So you're ready to buy a house, but you don't have a solid two year's worth of income history. A no doc, or low doc, loan might help you out. These loans got their nickname because the borrower doesn't need to provide a lot of documentation. Some are approved based on the credit score alone -- albeit a very good one. Some lenders may be willing to approve you without income verification or other information required for a traditional mortgage loan.
No doc loans are appealing to people who don't work traditional nine-to-five jobs with predictable income. We're talking about waiters, contractors, investors, landlords and the self employed among others. They're also set up for public figures who want their financial information to remain private for security reasons. Sometimes, when people working in these professions try to apply for a traditional mortgage loan, they encounter difficulties trying to prove their income to the lender. A lot of paperwork, receipts, tax returns and bank statements are required to present to the lender. Preparing enough information for the lender might not be feasible for everyone.
In the simplest form of a no doc loan, the only information required is your name, social security number, the down payment amount and the property's appraised value. The lender can then run your credit report and base the approval decision on the credit score. The borrower is usually asked to name his profession and the length of his employment. There are some other forms of a no doc loan. The stated-income type means you declare your income on the application and attach a supplemental tax return or bank statement. Another way is to list the other assets you own, such as other real estate and bank accounts.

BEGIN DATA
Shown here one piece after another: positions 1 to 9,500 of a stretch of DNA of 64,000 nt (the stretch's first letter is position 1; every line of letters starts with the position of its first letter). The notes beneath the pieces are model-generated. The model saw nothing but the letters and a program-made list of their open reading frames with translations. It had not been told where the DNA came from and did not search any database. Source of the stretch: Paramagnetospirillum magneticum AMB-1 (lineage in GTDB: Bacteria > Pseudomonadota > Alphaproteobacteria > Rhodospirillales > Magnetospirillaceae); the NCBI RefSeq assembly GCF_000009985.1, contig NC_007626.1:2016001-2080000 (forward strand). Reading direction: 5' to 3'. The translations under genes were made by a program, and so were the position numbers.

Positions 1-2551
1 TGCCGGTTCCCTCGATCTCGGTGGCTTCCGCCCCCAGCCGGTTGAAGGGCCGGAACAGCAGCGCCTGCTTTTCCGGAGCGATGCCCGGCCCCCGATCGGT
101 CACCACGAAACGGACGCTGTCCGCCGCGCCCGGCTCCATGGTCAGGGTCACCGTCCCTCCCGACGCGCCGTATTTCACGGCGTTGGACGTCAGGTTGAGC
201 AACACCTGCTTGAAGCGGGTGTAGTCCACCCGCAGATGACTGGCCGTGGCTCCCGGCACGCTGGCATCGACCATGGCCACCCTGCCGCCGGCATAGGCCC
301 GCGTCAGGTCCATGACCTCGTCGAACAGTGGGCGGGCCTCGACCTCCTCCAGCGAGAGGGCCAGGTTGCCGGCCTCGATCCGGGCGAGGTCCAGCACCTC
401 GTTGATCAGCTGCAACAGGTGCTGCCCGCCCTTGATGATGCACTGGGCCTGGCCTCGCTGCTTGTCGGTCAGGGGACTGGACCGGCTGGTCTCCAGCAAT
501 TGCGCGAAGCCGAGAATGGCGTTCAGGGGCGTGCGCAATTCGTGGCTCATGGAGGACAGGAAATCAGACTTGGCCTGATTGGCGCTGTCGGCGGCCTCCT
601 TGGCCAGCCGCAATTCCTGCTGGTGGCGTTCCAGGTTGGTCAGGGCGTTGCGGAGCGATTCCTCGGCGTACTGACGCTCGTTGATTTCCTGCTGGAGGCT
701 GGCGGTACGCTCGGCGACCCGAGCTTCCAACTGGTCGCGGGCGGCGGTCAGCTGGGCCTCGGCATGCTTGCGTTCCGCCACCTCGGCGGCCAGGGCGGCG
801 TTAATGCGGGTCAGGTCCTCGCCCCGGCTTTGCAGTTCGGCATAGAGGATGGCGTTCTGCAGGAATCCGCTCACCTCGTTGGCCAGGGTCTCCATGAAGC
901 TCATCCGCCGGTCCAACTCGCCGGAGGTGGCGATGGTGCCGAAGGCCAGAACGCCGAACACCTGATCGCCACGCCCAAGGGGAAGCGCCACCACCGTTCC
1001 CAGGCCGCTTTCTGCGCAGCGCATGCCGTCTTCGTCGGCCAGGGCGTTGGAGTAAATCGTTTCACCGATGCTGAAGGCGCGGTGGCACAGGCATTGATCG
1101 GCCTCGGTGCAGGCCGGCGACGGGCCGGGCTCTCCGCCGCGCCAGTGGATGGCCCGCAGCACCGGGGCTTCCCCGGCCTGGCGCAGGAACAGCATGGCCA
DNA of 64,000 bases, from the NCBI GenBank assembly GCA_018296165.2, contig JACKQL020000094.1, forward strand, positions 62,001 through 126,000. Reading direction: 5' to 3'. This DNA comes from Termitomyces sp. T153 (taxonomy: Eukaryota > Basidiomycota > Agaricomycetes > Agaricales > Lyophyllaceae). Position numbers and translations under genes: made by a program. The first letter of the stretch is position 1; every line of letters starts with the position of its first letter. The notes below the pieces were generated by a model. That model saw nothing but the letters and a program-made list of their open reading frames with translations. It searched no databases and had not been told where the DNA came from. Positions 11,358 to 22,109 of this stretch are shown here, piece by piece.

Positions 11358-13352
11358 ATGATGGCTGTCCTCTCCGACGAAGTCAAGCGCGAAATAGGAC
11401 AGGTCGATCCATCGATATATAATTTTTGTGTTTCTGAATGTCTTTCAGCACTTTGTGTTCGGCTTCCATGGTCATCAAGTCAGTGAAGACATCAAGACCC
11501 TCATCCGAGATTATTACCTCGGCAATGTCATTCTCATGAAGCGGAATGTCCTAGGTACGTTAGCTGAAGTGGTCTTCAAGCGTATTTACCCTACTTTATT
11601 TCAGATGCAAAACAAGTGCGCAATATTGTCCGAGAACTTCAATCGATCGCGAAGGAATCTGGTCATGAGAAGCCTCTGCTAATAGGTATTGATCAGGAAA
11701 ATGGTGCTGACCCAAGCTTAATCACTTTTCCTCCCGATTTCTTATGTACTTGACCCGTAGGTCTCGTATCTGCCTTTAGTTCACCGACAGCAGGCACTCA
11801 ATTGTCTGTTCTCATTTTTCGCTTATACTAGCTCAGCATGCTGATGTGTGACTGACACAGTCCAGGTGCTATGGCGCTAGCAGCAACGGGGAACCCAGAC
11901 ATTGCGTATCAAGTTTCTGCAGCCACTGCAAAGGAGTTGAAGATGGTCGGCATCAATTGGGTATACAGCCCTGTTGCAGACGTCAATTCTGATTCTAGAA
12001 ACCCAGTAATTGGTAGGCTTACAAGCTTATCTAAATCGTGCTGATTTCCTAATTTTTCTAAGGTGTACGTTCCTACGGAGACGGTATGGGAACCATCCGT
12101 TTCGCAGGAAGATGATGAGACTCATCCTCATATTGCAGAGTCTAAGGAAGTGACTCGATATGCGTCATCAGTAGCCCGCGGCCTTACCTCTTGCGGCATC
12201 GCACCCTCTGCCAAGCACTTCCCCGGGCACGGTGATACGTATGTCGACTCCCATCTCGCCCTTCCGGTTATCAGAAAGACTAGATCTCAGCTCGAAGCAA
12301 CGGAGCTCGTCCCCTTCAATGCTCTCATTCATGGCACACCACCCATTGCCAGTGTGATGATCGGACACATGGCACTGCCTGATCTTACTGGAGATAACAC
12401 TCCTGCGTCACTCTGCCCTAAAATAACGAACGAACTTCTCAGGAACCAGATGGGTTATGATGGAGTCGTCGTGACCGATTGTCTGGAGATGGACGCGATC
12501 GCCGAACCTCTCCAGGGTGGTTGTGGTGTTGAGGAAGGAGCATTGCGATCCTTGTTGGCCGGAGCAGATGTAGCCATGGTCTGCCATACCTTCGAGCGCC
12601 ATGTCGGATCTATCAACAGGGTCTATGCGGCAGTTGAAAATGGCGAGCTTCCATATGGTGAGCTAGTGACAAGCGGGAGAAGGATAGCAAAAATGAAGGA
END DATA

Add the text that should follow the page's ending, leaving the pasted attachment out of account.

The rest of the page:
Approval for a no doc loan is based on your credit score and history. You do have to sport a nearly flawless credit rating. No doc loans will also take a lot out of your pocket in the long run. These loans are a much greater risk for the lender than the traditional mortgage, so they cover themselves by charging a high interest rate. Additionally, lenders usually want a cash down payment, and it might be more than 20 percent.
The number of no doc loans decreased dramatically after the mortgage crisis around 2008. Some experts in the mortgage industry even argued these loans were a contributing factor to the crisis. Those experts suggest borrowers may have taken out these loans with the support of a solid credit score, but couldn't afford to keep up with the monthly payments. As of May 2012, it was difficult to find a lender that offered this service. However, with a solid credit score and down payment, it could be worth the effort to look for one if a no doc loan suits your situation.